The Tale of Murasaki
By Liza Dalby
Setting & details: ⭐⭐⭐⭐⭐
Authenticity of Japanese characters & dialogue: ⭐⭐⭐⭐⭐
Translation quality: N/A
Entertainment value: ⭐⭐⭐⭐⭐
My recommendation: If you love historical novels, this beautifully imagined tale really brings 11th century Japanese court intrigues to life
You probably recognize Liza Dalby as the author of Geisha and Kimono, the highly acclaimed books that came out of the doctoral research she did while living (and performing shamisen!) as a member of a Kyoto okiya (geisha house) for a year. But did you know she writes fabulous fiction too?
The Tale of Murasaki is a wonderfully imagined story, based on the life of Murasaki Shikibu, the author of the world’s first novel, The Tale of Genji. Lady Murasaki actually was a lady-in-waiting at the Japanese imperial court in the 11th century, and Dalby’s book dishes up all the wealth and intrigue that promises.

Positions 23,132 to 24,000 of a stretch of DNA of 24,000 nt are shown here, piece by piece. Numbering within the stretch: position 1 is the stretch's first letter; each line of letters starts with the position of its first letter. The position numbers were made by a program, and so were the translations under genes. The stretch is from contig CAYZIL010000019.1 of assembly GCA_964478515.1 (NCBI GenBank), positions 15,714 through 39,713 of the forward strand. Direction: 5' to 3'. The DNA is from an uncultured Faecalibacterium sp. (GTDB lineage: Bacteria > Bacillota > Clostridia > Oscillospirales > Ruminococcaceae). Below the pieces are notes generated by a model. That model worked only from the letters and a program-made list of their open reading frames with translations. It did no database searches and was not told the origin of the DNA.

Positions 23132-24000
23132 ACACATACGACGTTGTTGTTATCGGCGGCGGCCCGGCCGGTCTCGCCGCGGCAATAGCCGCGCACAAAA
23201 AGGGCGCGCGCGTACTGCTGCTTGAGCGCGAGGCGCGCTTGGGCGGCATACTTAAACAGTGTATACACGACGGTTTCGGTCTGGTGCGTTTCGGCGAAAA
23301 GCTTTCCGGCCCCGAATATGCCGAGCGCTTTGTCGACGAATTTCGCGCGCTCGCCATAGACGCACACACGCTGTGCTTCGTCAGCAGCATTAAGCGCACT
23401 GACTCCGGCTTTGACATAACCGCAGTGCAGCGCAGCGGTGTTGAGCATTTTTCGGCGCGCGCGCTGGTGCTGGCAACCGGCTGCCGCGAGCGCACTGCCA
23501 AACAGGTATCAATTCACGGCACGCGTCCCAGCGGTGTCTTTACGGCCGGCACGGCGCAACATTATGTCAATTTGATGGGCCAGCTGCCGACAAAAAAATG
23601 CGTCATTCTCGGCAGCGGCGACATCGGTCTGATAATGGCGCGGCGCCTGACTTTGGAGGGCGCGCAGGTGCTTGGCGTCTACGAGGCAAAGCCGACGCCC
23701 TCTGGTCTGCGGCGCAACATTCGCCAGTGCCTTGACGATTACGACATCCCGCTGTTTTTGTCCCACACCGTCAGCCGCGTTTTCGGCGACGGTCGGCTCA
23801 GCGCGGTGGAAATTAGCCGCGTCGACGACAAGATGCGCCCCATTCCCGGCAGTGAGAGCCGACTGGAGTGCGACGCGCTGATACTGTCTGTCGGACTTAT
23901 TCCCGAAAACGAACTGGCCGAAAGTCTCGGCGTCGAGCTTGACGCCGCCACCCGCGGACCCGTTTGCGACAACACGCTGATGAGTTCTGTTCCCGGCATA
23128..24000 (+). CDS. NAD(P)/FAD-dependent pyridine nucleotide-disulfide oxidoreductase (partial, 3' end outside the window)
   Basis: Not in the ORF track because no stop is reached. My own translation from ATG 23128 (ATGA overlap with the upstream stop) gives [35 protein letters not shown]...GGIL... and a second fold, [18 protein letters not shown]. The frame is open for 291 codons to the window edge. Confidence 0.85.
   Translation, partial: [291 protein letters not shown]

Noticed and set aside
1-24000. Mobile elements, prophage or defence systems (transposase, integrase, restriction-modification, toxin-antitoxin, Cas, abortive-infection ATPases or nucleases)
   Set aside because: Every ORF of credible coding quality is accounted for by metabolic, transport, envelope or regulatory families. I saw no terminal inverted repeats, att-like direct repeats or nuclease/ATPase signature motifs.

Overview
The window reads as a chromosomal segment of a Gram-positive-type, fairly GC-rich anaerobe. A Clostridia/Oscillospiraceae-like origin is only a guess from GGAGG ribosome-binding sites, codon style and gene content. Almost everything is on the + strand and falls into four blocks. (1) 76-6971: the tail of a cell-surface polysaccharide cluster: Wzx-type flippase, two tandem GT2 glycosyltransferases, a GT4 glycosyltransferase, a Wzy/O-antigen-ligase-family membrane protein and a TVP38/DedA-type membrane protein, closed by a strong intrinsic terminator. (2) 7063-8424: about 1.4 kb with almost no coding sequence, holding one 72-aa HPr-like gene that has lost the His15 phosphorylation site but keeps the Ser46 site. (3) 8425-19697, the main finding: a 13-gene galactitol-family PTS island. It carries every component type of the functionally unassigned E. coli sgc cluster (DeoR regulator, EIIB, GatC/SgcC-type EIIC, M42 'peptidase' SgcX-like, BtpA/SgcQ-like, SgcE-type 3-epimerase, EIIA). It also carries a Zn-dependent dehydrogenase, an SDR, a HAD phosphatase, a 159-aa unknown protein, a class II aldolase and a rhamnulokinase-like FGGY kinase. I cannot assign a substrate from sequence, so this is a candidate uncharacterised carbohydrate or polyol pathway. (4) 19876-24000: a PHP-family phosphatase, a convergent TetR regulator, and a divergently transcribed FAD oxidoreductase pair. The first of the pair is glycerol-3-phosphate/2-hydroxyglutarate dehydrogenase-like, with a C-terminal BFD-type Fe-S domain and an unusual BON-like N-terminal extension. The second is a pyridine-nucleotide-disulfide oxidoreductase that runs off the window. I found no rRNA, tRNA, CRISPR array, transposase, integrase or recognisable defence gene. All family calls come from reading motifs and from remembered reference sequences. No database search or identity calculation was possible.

The emperor’s court was a hotbed of arts and culture during the Heian Period, but it was also an era in which the emperor shared power with the Fujiwara clan, which controlled the military. Member of that powerful family dominated the ranks of court nobles for decades, and a peculiar kind of social climbing was king. Daughters were much more prized than sons in that rarified society—because a daughter could marry an emperor or become an emperor’s mother—and works by women are still the most famous literature from that time.
Dalby enjoyably mines The Tale of Genji and records of life in those times to craft the story of Lady Murasaki’s life. Historical figures weave in and out of The Tale of Murasaki, and Dalby’s meticulously researched characters are based on facts that are actually known about their movements and accomplishments.
If you love a good historical novel, check the November Japanagram to see if you won a copy of this one! All subscribers are automatically entered to win—if you’re not one yet, click this button and sign up to enter.
If you love a good read, you might also enjoy The Last Tea Bowl Thief
“Hauntingly beautiful, an instant immersion into feudal, wartime and modern Japan.” —Melissa MacGregor, author of The Curious Steambox Affair